Pitch is determined in most cases by the periodicity of the sound waveform. However, some sounds have other, more subtle periodicities. In some cases, these periodicities may determine the pitch, but in other cases they don't. Here such subtle periodicity is illustrated - the periodicity of the envelope.
Look at the figure below. This sound (blue) was generated as a sum of many harmonics in 'cosine-phase' - this is a complicated way to say that all harmonics peak together at the beginning of the pitch period. The resulting waveform is very peaky, but has fast fluctuations which are smallest at the midpoint between two peaks and which increase in size around the peaks. One could imaging an 'envelope' - a positive waveform that would measure the overall energy of the sound waveform at each moment in time. The envelope (here computed using the 'Hilbert transform' - this is a side issue here) is plotted in gray.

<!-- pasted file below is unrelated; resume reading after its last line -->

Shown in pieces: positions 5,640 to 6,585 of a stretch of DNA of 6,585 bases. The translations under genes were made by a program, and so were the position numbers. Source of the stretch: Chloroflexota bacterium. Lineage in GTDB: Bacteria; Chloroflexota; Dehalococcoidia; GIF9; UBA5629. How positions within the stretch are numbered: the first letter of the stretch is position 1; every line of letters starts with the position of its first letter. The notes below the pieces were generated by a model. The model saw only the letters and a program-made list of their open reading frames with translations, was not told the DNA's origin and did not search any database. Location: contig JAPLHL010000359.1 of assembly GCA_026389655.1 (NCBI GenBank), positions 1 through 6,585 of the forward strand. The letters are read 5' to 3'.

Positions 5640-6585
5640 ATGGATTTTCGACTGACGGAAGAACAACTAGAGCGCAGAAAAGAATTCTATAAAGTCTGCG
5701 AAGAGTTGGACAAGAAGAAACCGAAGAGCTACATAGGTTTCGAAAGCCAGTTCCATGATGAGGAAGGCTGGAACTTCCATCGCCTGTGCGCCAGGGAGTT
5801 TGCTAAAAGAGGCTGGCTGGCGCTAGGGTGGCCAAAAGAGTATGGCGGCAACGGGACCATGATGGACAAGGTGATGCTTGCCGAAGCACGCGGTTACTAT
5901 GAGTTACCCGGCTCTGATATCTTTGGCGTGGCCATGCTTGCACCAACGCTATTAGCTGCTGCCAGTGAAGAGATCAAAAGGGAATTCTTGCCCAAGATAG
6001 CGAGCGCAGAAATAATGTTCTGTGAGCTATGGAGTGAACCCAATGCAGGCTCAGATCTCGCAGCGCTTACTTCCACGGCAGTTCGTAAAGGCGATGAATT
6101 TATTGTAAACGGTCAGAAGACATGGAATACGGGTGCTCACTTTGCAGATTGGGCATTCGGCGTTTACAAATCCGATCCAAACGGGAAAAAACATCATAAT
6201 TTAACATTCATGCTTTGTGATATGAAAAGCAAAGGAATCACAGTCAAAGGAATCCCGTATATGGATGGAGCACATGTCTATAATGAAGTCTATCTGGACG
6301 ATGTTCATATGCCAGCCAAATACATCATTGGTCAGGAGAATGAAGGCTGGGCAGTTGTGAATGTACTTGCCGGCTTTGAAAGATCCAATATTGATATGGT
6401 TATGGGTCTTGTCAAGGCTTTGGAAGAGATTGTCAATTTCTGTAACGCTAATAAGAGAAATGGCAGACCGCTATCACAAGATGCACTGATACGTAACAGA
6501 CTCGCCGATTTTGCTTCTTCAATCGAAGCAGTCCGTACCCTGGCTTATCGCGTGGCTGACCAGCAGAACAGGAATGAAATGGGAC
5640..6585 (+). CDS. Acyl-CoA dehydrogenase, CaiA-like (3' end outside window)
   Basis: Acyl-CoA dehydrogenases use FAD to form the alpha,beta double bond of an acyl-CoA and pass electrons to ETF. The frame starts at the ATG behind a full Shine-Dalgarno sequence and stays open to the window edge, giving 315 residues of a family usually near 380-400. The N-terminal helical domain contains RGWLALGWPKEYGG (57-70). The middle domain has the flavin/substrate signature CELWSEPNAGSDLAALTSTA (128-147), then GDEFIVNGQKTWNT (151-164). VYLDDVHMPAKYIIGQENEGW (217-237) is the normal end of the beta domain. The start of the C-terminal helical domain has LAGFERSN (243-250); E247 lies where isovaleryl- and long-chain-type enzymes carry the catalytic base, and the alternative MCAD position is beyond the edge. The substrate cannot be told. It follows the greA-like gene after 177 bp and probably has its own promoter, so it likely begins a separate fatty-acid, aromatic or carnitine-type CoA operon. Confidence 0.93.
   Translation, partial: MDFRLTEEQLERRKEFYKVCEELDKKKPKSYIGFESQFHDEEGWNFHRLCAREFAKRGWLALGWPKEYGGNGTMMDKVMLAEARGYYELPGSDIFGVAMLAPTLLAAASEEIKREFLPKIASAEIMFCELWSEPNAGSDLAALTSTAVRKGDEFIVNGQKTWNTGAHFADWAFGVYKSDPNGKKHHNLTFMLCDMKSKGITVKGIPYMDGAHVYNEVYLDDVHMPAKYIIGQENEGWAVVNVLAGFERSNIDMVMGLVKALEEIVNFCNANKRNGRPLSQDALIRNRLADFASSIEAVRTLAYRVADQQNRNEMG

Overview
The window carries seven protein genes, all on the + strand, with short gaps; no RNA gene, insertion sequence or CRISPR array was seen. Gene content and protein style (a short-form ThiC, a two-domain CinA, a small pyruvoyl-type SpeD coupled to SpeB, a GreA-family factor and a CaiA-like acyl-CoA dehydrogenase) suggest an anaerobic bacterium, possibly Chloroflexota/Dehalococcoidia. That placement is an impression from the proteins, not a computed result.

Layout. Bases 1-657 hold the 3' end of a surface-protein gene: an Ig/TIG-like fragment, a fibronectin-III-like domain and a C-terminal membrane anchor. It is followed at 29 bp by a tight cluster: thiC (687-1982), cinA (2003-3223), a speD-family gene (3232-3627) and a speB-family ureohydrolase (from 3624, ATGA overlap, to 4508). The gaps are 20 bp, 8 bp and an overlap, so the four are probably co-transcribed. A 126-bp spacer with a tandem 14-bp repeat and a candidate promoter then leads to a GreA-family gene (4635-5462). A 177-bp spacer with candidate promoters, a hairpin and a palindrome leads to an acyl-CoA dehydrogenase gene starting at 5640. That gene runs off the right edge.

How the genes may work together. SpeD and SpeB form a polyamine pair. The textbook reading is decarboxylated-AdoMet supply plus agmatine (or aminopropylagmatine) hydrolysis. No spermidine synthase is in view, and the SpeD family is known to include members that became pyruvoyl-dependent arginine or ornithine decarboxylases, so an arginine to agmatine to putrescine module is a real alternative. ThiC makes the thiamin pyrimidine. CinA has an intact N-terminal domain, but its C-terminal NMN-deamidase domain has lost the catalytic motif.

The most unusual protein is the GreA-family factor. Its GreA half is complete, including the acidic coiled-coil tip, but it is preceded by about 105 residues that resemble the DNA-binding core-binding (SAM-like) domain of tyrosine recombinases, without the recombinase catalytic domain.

Now, observe the figure below. This sound was generated with the same harmonics, except that only every other harmonic is in cosine-phase. The other half are in 'sine-phase' - this means that instead of peaking at the beginning of the pitch period, they have an upward zero crossing there (remember, harmonics are sine waves!). In contrast with the previous sound, this one has two 'events', with similar shape but opposite polarity, during the pitch period. Its periodicity is nevertheless exactly that of the previous sound, and the evoked pitch is the same. However, the envelope, which measures the overall energy at each moment in time, has now two peaks within each pitch period, and in fact, when using the same method for computing it, has half the period of the waveform. Thus, it has a pitch which is twice as high (200 Hz instead of 100 Hz in this case).
This is important when we study the responses of neurons to periodic sounds. Neurons may well respond to the envelope, rather than to the sound itself. Such neurons cannot encode pitch, even when they are sensitive to periodicity, because they do not give the right answer for alternate-phase harmonic complexes.